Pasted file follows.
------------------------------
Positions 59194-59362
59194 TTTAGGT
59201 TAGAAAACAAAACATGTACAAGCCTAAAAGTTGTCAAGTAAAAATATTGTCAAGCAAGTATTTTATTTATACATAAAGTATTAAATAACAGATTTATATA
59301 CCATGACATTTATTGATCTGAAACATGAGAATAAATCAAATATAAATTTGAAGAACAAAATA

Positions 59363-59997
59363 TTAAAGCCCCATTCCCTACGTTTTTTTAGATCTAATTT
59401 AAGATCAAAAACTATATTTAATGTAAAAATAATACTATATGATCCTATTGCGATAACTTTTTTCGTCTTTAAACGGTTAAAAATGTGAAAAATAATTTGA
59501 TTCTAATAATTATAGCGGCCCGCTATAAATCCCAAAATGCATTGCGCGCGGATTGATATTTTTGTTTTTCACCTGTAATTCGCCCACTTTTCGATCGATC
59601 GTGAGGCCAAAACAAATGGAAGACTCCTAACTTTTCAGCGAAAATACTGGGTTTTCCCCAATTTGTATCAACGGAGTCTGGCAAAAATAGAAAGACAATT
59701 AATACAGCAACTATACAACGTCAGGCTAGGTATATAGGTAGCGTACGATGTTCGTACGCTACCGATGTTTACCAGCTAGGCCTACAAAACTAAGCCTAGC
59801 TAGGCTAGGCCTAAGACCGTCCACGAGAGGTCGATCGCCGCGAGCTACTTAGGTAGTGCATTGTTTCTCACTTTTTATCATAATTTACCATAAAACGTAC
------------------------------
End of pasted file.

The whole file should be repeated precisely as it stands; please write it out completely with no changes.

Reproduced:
Positions 59194-59362
59194 TTTAGGT
59201 TAGAAAACAAAACATGTACAAGCCTAAAAGTTGTCAAGTAAAAATATTGTCAAGCAAGTATTTTATTTATACATAAAGTATTAAATAACAGATTTATATA
59301 CCATGACATTTATTGATCTGAAACATGAGAATAAATCAAATATAAATTTGAAGAACAAAATA

Positions 59363-59997
59363 TTAAAGCCCCATTCCCTACGTTTTTTTAGATCTAATTT
59401 AAGATCAAAAACTATATTTAATGTAAAAATAATACTATATGATCCTATTGCGATAACTTTTTTCGTCTTTAAACGGTTAAAAATGTGAAAAATAATTTGA
59501 TTCTAATAATTATAGCGGCCCGCTATAAATCCCAAAATGCATTGCGCGCGGATTGATATTTTTGTTTTTCACCTGTAATTCGCCCACTTTTCGATCGATC
59601 GTGAGGCCAAAACAAATGGAAGACTCCTAACTTTTCAGCGAAAATACTGGGTTTTCCCCAATTTGTATCAACGGAGTCTGGCAAAAATAGAAAGACAATT
59701 AATACAGCAACTATACAACGTCAGGCTAGGTATATAGGTAGCGTACGATGTTCGTACGCTACCGATGTTTACCAGCTAGGCCTACAAAACTAAGCCTAGC
59801 TAGGCTAGGCCTAAGACCGTCCACGAGAGGTCGATCGCCGCGAGCTACTTAGGTAGTGCATTGTTTCTCACTTTTTATCATAATTTACCATAAAACGTAC